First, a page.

The Venice Adriana – Ethan Mordden
There is an awfully good reason, it turns out, why this is among Mordden’s least known books: It is dull. Just as dull as you’d expect it to be to listen to a gaggle of egocentric neurotics talk about (and talk about and talk about) themselves. In fact, what fails utterly about the novel is that so much of it is one long, uneventful conversation after another—and by uneventful, I mean simply that all that talk neither moves the plot forward nor aids in character development, and the participants are not (by a very long shot) interesting enough to keep you turning pages just for the transcendental joy of reading their bons mots.
Mordden’s command of Italian, meanwhile, isn’t nearly as good as he thinks it is, and his portrait of Vieri, a sort of grown-up Tadzio, one supposes (and the protagonist’s love interest, though I would defy anyone to explain why – Vieri is cute, but he’s an idiot; but then again, so is Mark Trigger, the “hero” of the piece), is an insult to Italians. (Yes, folks, Italian men ARE all bisexual. How’s that for meaningful cross-cultural insight?)
The nucleus of the novel, the Greek opera diva, Adriana Grafanas, is broad. In all senses of the word. If Grafanas is meant to be a mock-Callas, her psychodramas are tired and her tantrums are not delicious enough to be called temperamental. No, all Grafanas is, is an over-privileged brat. Callas was a piece of work, but at least she was interesting.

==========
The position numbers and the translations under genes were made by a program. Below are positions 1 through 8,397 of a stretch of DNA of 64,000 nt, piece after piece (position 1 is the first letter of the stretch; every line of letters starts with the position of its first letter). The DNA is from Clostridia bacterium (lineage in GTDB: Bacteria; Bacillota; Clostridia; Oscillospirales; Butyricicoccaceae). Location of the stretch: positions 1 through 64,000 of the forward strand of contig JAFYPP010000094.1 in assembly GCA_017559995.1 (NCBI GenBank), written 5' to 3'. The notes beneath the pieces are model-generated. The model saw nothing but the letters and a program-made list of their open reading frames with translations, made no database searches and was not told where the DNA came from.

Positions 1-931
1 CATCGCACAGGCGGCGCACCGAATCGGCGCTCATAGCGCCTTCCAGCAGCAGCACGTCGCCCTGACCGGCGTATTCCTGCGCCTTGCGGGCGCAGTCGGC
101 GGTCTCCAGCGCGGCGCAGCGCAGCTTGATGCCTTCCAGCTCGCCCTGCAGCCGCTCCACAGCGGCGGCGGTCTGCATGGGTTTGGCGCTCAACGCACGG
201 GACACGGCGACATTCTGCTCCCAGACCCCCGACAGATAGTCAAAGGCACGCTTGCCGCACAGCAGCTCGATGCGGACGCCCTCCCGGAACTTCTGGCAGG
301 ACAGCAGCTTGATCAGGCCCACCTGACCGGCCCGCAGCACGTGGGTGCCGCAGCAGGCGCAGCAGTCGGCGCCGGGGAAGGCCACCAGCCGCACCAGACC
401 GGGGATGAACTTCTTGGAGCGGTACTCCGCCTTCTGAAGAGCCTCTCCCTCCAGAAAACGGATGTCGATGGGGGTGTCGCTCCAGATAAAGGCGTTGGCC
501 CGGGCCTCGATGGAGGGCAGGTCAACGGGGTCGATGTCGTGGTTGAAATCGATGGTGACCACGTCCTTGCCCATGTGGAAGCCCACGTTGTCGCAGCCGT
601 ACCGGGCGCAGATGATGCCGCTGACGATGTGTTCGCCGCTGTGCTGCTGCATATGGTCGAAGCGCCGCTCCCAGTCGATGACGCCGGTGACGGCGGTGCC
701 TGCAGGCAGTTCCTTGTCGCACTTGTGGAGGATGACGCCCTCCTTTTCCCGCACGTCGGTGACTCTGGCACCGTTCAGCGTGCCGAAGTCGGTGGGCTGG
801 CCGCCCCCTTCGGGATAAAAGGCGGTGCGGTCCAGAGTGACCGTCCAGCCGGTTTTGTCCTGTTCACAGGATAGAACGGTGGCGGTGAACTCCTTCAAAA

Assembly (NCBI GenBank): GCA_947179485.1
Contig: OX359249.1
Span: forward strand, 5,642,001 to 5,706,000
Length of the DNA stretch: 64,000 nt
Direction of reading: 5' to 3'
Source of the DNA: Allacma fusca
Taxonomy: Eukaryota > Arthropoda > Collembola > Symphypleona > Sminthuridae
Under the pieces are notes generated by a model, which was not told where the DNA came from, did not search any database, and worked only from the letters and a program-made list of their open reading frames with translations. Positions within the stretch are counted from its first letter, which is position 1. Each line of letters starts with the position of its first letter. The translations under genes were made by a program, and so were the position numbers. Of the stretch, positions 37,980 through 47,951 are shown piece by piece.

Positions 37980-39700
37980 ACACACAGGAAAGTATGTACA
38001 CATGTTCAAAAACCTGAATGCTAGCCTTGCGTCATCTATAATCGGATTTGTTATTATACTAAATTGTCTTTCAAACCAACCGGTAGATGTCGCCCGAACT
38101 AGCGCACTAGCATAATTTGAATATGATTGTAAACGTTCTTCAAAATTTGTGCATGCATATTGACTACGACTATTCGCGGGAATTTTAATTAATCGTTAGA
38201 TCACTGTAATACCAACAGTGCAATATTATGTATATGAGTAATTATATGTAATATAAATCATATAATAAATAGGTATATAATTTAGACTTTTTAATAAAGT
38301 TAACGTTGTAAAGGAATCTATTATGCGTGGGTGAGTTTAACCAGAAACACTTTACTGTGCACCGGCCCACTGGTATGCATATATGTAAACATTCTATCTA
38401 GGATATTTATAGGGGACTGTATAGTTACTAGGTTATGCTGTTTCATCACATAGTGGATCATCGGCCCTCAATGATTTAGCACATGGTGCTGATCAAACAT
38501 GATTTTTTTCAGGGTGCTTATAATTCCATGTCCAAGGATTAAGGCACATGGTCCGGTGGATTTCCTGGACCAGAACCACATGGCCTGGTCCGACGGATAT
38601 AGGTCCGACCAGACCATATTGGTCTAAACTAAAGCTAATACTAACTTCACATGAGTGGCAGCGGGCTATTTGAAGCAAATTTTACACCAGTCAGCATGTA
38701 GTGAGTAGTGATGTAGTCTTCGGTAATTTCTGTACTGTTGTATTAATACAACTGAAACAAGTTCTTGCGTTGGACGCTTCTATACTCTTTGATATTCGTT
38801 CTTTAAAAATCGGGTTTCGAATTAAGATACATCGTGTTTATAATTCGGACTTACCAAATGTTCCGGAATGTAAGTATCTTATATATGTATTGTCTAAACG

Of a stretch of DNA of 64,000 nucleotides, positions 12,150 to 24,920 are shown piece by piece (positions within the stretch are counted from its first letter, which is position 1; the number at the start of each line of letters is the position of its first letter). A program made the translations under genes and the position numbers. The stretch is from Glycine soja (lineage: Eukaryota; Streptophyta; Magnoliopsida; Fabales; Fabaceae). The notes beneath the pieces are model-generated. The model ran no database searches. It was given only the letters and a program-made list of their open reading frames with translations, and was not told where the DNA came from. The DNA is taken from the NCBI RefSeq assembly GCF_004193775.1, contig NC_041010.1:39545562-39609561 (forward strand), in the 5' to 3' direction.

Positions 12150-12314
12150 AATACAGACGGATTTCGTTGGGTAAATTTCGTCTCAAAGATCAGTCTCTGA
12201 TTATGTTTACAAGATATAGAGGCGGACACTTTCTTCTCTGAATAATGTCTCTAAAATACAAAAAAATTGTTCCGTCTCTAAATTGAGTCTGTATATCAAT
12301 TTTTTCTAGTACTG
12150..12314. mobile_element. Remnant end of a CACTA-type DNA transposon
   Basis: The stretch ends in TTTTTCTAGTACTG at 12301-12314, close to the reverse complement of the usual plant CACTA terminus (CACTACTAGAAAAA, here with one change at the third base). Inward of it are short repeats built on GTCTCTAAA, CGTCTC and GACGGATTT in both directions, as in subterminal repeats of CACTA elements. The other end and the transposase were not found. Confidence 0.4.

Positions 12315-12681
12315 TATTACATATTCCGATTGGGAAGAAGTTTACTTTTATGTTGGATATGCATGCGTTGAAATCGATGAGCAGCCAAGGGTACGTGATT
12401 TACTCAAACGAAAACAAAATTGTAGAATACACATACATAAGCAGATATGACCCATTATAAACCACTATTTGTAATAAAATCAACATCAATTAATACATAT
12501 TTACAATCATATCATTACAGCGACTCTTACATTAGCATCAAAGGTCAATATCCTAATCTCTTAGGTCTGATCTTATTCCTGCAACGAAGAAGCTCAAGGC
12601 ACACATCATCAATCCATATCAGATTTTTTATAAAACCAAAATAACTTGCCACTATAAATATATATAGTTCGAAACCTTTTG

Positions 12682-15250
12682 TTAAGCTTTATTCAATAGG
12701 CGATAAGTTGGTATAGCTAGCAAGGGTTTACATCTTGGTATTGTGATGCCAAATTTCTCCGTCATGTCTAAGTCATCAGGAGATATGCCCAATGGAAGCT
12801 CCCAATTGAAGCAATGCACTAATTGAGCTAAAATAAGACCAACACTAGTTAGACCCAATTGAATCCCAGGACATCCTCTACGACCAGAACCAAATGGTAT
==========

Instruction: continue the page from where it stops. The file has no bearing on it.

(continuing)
There’s tons of opera talk in the book (flawless if you’re into it, deadly if you’re not), but Mordden always writes about opera as if he’s aiming several feet above your head because, let’s face it, you’re not special enough to know what he’s talking about—a larf, actually, when one considers the Incredibly Shrinking Audience for opera and the fact that there’s essentially been no new repertoire for nearly a century. How rarefied does the air have to get before we all drop dead for lack of oxygen?
I’m not sure where Venice Adriana falls in the line of Mordden’s so to say oeuvre, but it feels very early and very amateurish. He’s a great writer; go find something else of his to read and let this one sink into a nice, dignified oblivion.